Students protest the University’s partnership with Shell
Students at Exeter’s Streatham and Penryn campuses protested last week after revelations that the University is continuing to invest in Shell.
In December last year, the University of Exeter announced it would be extending its 15-year partnership with Shell for a further five as part of a funding arrangement to work towards “carbon sequestration”. The joint project was described as working to identify “nature-based solutions…to determine their carbon impact”. Shell’s motivation comes from its target to be a “net-zero energy emissions business by 2050”.
Students at both the Streatham and Penryn campuses took protest on Thursday 9 February against the agreement between the University and Shell, along with the slogan ‘Get the Shell Out’. On the Streatham campus, students were joined with representatives from several societies, including the University’s Feminist, Labour and Socialist societies, as well as Extinction Rebellion Exeter. There was similar action at the Penryn campus, with students equally expressing their anger with the University’s decision-making processes.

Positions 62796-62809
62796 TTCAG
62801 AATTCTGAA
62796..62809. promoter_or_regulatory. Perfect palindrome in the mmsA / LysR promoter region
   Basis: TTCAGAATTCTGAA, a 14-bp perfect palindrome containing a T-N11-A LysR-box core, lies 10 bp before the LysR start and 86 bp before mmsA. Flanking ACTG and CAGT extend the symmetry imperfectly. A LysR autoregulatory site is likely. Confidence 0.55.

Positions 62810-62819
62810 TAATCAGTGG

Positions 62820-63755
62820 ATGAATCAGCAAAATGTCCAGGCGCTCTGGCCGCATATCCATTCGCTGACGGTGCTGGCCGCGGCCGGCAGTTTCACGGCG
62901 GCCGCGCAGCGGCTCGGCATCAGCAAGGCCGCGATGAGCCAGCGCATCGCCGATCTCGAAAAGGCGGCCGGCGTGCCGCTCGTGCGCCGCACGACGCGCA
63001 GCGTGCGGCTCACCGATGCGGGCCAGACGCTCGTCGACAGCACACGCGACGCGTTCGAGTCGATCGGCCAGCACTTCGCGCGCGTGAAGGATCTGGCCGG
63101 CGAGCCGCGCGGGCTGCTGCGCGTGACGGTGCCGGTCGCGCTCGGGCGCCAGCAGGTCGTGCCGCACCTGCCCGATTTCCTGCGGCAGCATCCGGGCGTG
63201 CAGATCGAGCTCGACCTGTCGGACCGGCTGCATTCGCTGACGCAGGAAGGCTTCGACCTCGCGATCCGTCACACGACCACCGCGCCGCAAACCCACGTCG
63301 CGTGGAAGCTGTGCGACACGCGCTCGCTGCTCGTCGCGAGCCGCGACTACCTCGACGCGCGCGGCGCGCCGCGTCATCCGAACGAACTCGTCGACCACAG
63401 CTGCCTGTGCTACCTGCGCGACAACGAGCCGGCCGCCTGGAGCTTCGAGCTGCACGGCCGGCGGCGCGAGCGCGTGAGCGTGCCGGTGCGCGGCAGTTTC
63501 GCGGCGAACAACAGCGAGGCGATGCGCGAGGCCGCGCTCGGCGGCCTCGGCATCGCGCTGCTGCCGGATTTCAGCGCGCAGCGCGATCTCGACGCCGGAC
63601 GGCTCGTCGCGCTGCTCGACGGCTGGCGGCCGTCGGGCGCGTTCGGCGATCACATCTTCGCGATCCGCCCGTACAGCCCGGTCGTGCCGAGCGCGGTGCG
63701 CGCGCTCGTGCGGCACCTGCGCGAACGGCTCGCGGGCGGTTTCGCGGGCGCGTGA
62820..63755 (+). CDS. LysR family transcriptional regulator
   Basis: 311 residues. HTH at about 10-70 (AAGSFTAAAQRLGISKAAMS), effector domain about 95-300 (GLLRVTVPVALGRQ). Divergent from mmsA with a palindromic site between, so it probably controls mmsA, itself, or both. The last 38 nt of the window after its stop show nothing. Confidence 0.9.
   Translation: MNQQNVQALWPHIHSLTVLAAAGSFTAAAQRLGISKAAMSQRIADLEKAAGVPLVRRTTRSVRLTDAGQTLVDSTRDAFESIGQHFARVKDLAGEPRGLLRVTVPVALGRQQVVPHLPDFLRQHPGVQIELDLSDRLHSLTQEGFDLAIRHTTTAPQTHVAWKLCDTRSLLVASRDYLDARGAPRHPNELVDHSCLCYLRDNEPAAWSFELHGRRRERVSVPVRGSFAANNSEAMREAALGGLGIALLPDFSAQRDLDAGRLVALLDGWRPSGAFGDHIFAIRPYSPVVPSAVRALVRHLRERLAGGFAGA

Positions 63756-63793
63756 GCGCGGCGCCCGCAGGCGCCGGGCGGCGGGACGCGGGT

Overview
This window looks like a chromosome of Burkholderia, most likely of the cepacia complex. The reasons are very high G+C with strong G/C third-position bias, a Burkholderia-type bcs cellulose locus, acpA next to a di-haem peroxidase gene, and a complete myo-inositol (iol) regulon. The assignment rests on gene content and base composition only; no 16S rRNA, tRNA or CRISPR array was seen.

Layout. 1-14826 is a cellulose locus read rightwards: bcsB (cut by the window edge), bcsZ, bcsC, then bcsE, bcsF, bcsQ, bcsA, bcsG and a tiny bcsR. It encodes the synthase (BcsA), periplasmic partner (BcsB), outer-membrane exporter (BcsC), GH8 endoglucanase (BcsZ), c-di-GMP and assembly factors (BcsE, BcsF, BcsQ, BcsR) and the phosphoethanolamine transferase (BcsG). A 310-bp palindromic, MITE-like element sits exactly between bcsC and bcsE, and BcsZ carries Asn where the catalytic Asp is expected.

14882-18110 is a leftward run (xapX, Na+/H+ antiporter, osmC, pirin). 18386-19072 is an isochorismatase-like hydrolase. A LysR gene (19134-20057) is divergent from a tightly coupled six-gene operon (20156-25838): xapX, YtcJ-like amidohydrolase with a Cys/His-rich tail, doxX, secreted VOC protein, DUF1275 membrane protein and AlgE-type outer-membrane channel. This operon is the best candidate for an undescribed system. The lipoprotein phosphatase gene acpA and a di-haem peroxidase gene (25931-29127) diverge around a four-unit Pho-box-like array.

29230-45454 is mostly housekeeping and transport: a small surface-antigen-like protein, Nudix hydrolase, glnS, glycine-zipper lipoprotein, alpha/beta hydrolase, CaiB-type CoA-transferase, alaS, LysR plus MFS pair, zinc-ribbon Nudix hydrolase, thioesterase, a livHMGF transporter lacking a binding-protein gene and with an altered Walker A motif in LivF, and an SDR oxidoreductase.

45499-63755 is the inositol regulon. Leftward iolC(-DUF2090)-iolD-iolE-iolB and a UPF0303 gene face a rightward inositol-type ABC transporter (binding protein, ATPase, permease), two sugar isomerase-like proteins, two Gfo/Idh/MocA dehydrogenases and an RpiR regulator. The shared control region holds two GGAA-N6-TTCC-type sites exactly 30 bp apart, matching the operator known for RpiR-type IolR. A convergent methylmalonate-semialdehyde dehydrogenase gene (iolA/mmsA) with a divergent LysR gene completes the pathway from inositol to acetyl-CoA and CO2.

Some groups of students and climate scientists at the University, who are arguably key stakeholders in any decision made, have criticised the University for failing to consult them before making their decision. Its agreement had been announced internally via a staff bulletin, however it was not until two weeks after this that the University held an online panel. The event was criticised as trying to prevent “potential student activism”, as the decision to partner with Shell had already been made. Furthermore, a post on the ‘Shell Out’ Instagram page criticises the partnership of going against the University’s Strategy 2030 sustainability aims.
An open letter to the University’s Vice-Chancellor, Professor Lisa Roberts, has been drafted by the group, with demands to end the relationship with Shell immediately, as well as committing to not entering new partnerships with organisations supporting fossil fuel, and adopt a transparent approach to choosing which external partners to work with.